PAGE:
India’s decriminalisation of gay sex may have effects in Kenya

India’s decision to decriminalise homosexuality will have an effect in the African nation of Kenya. The Kenyan High Court has decided it will hear submissions against it’s laws because of the decision in India.

Like India, the laws in Kenya were established while the country was under British rule. Earlier this year at the Commonwealth Heads of Government Meeting British Prime Minister Theresa May said those laws were wrong and encouraged Commonwealth countries to remove the legislation. Britain decriminalised homosexuality more than fifty years ago, but the laws remain in many colonial nations.

In Kenya people convicted of participating in homosexual sexual acts can be sentenced to fourteen years imprisonment.

The constitutional division of Kenya’s High Court will hear submissions on October 25 on the relevance of India’s decision to Kenya. Campaigner for changing the law say the decriminalisation of homosexuality leads to other discrimination against LGBTI people in the areas of employment, housing, and access to education and health services.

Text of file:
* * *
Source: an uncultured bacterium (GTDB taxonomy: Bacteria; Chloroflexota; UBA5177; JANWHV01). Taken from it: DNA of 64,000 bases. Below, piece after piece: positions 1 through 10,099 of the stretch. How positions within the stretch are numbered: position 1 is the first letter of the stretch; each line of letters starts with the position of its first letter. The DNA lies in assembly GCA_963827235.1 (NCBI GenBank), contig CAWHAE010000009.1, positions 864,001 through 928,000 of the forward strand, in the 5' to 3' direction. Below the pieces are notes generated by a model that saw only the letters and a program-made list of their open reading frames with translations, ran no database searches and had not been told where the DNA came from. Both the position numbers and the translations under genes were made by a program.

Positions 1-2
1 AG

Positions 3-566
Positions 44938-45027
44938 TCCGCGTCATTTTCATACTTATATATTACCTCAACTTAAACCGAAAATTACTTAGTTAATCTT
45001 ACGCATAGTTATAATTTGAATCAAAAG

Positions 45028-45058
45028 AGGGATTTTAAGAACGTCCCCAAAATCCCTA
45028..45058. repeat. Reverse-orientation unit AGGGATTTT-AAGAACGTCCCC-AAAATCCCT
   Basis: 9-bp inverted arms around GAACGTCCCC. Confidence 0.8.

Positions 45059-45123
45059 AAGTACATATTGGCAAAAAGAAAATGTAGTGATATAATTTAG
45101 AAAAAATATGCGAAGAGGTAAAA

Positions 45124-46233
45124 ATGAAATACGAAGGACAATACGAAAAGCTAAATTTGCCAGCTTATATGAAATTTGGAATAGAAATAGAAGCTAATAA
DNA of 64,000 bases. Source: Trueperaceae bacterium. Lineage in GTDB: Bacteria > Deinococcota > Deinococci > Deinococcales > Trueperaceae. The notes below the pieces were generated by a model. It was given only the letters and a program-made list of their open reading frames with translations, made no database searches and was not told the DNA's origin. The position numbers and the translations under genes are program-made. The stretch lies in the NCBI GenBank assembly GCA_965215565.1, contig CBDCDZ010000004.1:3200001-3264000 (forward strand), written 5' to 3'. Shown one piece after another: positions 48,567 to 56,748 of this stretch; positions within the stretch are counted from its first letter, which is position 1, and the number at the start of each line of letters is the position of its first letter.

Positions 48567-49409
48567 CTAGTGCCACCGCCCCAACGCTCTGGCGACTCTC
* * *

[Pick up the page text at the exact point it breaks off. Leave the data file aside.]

Due to a lack of legal protection, campaigners say sexual minorities are often abused, assaulted by mobs, raped by police or vigilantes, or enslaved by criminals.

The Kenyan court has also overturned a government decision to ban the filmĀ Rafiki which features a same-sex romance. The lifting of the ban nows means local audiences can see the acclaimed film, which has been tipped to be an Oscar contender in 2019.

OIP Staff


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